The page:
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The moment you arrive, it's clear this is professional baseball as you've never seen it before. Young boys with black skullcaps, prayer shawl fringes and baseball mitts wait outside the park for foul balls, while others stand beyond the right-field fence hoping to catch a home run before it disappears into the sunflower field. Past the ticket stand and inside the park, a wildly enthusiastic crowd - of which 90 percent is religious Jews - is cheering on the home team.

Crown Heights meets "A Field of Dreams." That's how it is on game day, when the Beit Shemesh Blue Sox of the Israel Baseball League play their home games at Kibbutz Gezer. The Blue Sox have been one of the biggest success stories of the IBL's inaugural season, both on and off the field.

Beit Shemesh finished the regular season this week with a 29-12 record, two-and-a-half games ahead of the Tel Aviv Lightning. The Blue Sox also have been adopted by the town's large religious, American immigrant community. "Beit Shemesh today is literally an Anglo ghetto," says Gary Swickly, a resident who immigrated from the United States 17 years ago. "People have been moving in steadily in recent years, and they are still coming in droves."

According to league officials, an average of 300-350 fans attend each Blue Sox home game, almost three times the league average. For example, on August 9, a local Beit Shemesh online business held a company outing for 70 employees, as the Blue Sox bested the Lightning in a 2-1 pitchers' duel. "Most of our staff are Americans who live in Beit Shemesh, so this is a good way to get together," a company official told Haaretz.

Because many of the town's American immigrants are originally from the metropolitan New York area, league officials purposefully attempted to build a connection between the Blue Sox and the New York Yankees.

The Blue Sox wear Yankee pinstripes, their colors are dark blue and white like the Bronx Bombers, and they are managed by a former Yankee, Ron Blomberg. The popular, 58-year-old Blomberg played for the Yankees during the first seven seasons of his eight-year Major League Baseball career, and has maintained a strong connection with his former club since his playing days ended in the late 1970s. During the past two years, he has worked as a scout for the Yankees in his hometown, Atlanta.

Blomberg will always be remembered as the first player to appear in an MLB game as a designated hitter, after the American League introduced the rule in 1973. "Now I'm famous for three things, being the first player selected in the 1967 draft, the first designated hitter ever and one of the first managers in the Israel Baseball League." he says proudly.

The former Yankee is just as enthusiastic about the IBL as the American community of Beit Shemesh. This is Blomberg's first trip to Israel. "In the 1970s when I was still playing for the Yankees, Moshe Dayan came to New York on a visit and invited me to come here and teach Israelis baseball, but it didn't work out at the time. So for me to be here now and to give something back to the people after everything they've been through, is a dream come true".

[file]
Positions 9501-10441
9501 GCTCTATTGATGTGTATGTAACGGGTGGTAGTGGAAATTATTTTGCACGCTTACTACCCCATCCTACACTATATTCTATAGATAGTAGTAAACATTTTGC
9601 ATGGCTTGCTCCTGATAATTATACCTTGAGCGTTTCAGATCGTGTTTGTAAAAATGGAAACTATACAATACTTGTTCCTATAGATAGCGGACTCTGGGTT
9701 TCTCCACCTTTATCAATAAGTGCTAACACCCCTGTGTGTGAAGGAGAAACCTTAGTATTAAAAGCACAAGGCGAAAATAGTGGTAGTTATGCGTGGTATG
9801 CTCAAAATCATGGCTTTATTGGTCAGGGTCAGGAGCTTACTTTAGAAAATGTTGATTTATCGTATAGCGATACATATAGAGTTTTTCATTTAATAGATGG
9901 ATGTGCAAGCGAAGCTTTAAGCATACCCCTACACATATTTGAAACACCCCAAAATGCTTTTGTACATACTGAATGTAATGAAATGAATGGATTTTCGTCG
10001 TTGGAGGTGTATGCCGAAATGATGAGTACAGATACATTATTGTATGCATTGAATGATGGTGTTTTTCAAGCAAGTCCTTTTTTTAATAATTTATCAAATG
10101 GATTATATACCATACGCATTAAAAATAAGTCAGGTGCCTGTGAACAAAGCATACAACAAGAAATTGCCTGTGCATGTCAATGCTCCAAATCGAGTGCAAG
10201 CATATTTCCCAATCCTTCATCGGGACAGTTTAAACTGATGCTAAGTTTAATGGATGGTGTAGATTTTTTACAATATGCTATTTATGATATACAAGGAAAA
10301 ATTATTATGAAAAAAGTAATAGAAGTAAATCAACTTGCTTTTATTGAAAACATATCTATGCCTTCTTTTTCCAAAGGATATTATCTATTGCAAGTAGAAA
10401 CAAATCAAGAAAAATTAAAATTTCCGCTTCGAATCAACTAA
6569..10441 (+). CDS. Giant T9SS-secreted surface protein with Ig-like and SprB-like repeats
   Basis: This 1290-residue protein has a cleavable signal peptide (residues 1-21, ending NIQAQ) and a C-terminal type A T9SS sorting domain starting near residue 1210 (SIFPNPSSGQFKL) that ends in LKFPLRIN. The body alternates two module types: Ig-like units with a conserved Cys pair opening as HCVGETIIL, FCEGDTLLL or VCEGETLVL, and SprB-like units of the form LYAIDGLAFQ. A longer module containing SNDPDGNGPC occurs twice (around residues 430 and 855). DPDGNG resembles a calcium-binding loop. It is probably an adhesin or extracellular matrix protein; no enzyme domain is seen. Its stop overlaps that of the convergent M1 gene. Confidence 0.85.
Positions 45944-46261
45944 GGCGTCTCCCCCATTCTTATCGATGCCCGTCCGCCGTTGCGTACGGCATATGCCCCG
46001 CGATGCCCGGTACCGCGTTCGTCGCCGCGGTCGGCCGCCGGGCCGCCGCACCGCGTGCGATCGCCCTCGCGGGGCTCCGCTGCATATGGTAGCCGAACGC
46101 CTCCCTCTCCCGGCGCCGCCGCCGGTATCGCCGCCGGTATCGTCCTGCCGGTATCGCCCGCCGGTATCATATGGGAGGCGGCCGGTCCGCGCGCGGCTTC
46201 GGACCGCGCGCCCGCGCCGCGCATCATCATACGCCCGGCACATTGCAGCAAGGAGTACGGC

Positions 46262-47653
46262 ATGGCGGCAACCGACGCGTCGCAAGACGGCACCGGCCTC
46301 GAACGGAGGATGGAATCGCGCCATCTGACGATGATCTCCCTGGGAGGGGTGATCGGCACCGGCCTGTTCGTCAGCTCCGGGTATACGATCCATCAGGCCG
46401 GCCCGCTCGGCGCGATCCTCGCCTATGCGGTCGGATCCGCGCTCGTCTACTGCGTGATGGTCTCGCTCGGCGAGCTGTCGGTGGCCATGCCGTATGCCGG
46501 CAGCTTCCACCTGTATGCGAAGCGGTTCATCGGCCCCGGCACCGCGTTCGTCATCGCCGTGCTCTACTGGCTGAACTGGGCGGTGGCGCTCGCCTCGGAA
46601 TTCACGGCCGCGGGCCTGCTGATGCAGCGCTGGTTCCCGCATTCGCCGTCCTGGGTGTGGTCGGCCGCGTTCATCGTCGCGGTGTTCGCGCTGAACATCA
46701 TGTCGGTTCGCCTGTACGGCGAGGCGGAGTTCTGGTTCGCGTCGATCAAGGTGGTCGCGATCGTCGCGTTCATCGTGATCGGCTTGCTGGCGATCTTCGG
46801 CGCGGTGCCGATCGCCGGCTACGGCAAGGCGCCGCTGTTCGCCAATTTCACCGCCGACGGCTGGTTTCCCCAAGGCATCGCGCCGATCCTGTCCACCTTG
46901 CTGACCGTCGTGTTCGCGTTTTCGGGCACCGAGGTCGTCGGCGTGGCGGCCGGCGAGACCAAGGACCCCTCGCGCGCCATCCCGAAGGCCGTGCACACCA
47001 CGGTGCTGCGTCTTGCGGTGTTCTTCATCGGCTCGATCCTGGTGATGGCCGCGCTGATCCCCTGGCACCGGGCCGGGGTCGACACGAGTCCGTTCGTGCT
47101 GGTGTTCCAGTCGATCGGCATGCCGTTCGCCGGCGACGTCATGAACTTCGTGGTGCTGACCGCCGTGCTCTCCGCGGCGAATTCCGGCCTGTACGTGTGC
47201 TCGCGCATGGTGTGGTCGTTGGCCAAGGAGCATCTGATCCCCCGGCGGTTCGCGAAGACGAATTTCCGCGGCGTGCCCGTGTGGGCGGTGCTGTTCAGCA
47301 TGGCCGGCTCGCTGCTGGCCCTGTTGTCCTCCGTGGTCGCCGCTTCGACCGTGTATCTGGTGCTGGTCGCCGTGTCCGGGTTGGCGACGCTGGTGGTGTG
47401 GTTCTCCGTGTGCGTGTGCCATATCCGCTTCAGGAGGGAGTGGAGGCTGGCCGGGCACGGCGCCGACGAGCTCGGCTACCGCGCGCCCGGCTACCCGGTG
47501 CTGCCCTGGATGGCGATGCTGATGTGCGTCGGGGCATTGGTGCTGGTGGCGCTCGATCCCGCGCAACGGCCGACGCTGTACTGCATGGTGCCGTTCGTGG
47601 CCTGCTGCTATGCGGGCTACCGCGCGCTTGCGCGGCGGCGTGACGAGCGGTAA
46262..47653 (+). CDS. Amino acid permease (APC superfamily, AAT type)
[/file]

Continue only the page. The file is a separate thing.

This is Blomberg's first crack at managing, after passing up the Yankee's request that he manage in their minor system. "The only place I would manage would be here," states Blomberg, "I'd rather be managing here than in the major leagues. But I told the league officials that I'm not coming if they want me to wear red socks, only Yankee pinstripes."

Some of the features of Blue Sox home games would be hard to duplicate anywhere. As dusk approaches, the public-address system announces that a minyan will be held behind the bleachers at the end of the inning. The minyan is well-attended, and includes one participant, either a player or coach, in a Blue Sox uniform.

Baseball is a game of traditions. At Chicago's Wrigley Field, they play "Take Me Out to the Ballgame" during the seventh inning stretch. At Blue Sox games, two wildly gyrating yeshiva "bachers" lead the crowd as the sound system blasts "Y.M.C.A." after the fifth inning of the league's seven-inning contest.

The informal atmosphere at Blue Sox games make them good family entertainment, and women and children make up a good percentage of the crowd. Shoshana Levine, who attended the game last Thursday with her young children, is a typical Blue Sox fan. Seated behind home plate, in modest attire, her children wave a homemade Blue Sox banner adorned with a blue sock. "My kids spent the whole afternoon at home making the banner for tonight's game," says Levine, who immigrated to Beit Shemesh from New Jersey 10 years ago. When asked if she is a baseball fan, Levine replied, "Not really, but I come to the games out of loyality to my hometown team, my American past and also to represent my husband, who's on a business trip to the States, and a die-hard Yankee fan."

The game was decided by a walkoff, bases-loaded single by the home team that broke a 1-1 tie, a fitting way to conclude an evening of baseball - kosher style.